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The dipper is a robin-sized member of the wren family. It is our only aquatic songbird. The dipper is non-migratory resident, and generally defends a stream-side territory approximately a mile long. It feeds underwater on insect larvae and fish eggs, even at temperatures down to minus 40C. It nests on stream banks, behind waterfalls or under bridges. A closely related British species is called the water ouzel.

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“American Dipper Cinclus mexicanus

Fairly common along the larger, rapid mountain streams. Told by sooty plumage, short cocked tail, white eyelids. Bobs up and down. Walks under water. Flight low and direct. Song long, melodious, with trills and repititions.”

- Robbins et al, Birds of North America

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It all started last Monday afternoon.

I was fishing out a cast in a long, rocky run, when a dipper tried to land on my Spey rod. It surprised me and I moved the rod away. I thought the dipper just mistook my rod for a tree branch.

I was back at the same run on Wednesday.

My cast was swinging round but I wasn’t watching. I was trying to wade past a big rock. I felt a fish-like thump and automatically moved my rod towards the bank. Turns out the dipper was back, and had tried to land on my rod again. It landed in the water under my rod tip and swam around a bit. It seemed completely unafraid and allowed me to stroke it’s back with my rod tip a couple of times, then flew away.

Twenty minutes later, further down the run, the dipper was back. This time it landed on my rod, about two feet above the cork handle. It looked at me and started to walk down the rod towards the handle. I noticed for the first time that, for a small bird, dippers have a pretty impressive beak. The dipper seemed to be eyeing my thumb, and as it was about to step onto the cork, I gave the rod a nervous twitch and the bird took off.

Ten minutes later, the dipper was back on my rod. It walked down the rod and onto the handle. This time I decided that I wasn’t going to move. I thought about trying to get my camera out of my pocket but didn’t want to spook the bird. I wondered if it wanted food, but didn’t have anything resembling dipper food. The dipper stopped about three inches from my hand. It looked a my hand, then at my face. It sat there for maybe ten seconds, sang a little dipper song and flew off upstream. The whole experience was magical and still puts a smile on my face when I think about it.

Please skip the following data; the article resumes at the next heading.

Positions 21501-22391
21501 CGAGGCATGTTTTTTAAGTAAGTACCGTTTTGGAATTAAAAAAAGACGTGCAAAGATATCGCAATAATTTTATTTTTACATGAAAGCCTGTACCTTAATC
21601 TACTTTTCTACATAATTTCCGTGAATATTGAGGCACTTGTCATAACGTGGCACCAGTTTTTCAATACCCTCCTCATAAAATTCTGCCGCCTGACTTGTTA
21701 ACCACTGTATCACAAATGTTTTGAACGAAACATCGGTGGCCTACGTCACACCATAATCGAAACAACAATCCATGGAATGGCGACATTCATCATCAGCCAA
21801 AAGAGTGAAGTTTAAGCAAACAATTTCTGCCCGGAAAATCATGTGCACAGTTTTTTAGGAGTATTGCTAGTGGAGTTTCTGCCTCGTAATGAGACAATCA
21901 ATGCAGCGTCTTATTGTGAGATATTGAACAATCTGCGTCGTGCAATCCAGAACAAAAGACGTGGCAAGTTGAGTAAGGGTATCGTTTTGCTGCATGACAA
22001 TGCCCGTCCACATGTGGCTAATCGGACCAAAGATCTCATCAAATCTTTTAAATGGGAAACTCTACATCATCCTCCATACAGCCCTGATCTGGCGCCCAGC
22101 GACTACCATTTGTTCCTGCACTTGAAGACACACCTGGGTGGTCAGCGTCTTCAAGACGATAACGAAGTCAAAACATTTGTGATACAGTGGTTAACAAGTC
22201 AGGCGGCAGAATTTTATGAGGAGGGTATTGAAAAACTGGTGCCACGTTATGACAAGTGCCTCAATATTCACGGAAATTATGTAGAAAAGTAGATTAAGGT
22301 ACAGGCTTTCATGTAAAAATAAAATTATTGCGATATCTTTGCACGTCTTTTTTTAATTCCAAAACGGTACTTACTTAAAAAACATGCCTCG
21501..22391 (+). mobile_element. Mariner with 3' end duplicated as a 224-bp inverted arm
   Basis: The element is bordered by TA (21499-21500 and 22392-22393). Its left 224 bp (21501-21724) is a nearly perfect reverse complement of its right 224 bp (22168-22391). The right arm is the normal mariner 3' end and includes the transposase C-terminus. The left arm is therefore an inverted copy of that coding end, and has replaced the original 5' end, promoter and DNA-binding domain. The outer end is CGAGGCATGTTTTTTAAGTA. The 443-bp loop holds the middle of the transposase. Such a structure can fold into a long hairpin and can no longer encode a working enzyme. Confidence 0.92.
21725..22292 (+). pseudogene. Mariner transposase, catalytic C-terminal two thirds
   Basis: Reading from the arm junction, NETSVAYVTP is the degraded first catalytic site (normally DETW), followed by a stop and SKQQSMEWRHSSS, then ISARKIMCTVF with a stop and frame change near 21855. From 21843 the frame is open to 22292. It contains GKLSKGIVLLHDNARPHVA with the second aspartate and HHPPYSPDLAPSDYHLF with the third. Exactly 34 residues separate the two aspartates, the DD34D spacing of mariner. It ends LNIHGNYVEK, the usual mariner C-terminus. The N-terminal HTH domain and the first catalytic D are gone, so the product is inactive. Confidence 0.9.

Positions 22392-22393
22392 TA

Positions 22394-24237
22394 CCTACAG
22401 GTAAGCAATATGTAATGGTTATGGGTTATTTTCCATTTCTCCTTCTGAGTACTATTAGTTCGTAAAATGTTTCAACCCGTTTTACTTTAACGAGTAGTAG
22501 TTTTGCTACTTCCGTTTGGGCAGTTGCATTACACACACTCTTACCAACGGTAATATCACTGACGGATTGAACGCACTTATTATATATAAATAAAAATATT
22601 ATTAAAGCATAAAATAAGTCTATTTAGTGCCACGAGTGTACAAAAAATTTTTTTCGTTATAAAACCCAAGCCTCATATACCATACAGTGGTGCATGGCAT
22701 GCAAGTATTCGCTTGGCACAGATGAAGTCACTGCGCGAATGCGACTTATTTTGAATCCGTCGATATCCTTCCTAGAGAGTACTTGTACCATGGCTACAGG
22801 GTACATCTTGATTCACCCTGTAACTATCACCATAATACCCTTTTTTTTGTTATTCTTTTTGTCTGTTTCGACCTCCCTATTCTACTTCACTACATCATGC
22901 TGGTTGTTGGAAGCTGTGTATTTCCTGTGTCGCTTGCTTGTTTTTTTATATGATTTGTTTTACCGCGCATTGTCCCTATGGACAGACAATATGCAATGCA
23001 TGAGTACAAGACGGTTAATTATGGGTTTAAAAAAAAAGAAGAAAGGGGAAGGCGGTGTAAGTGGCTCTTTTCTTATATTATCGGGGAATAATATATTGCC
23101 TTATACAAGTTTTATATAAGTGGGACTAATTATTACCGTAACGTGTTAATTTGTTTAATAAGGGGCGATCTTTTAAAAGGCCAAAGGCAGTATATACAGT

It’s not unusual for dippers to feed close to anglers. Perhaps our wading stirs up aquatic insects for them. In my bait fishing days, it was common for dippers to hang around waiting for discarded bits of ghost shrimp or roe. I can remember feeling concerned and/or guilty regarding the effects of boraxed roe on dipper health. However, in over forty years of sharing rivers with dippers, I’ve never seen or heard of a dipper landing on a fishing rod once, never mind repeatedly. Have you?


Poul
 

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dipper's

And this little bird hops along from one rock to another? Plenty of those in NL but I could never put a name to them, Thanks for the Info.
Never had one land on my rod though, I hade one land on my canoe and watch my movements for quite a while aswell as follow me for long periods long time.
 

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Poul - The Dipper Whisperer :smokin:

Now you need to relate your "Sex on the Beach" story from the Skeena :lildevl: (it has to do with some very friendly, very amorous beavers).
 

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Ahhh....gotta love the Dipper. Has to be my favorite bird on the river. Never had one land on the rod, but I have had them get remarkably close while chasing each other or splashing about in the river. Love their songs.
slim
 

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loco alto!
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Dippers are highly territorial, which might explain the bird's behavior in this case. It might have mistaken you for competition ... were you bobbing up and down like a funky chicken?
 

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If he was thinking about those beaver - he probably was :lildevl:
 
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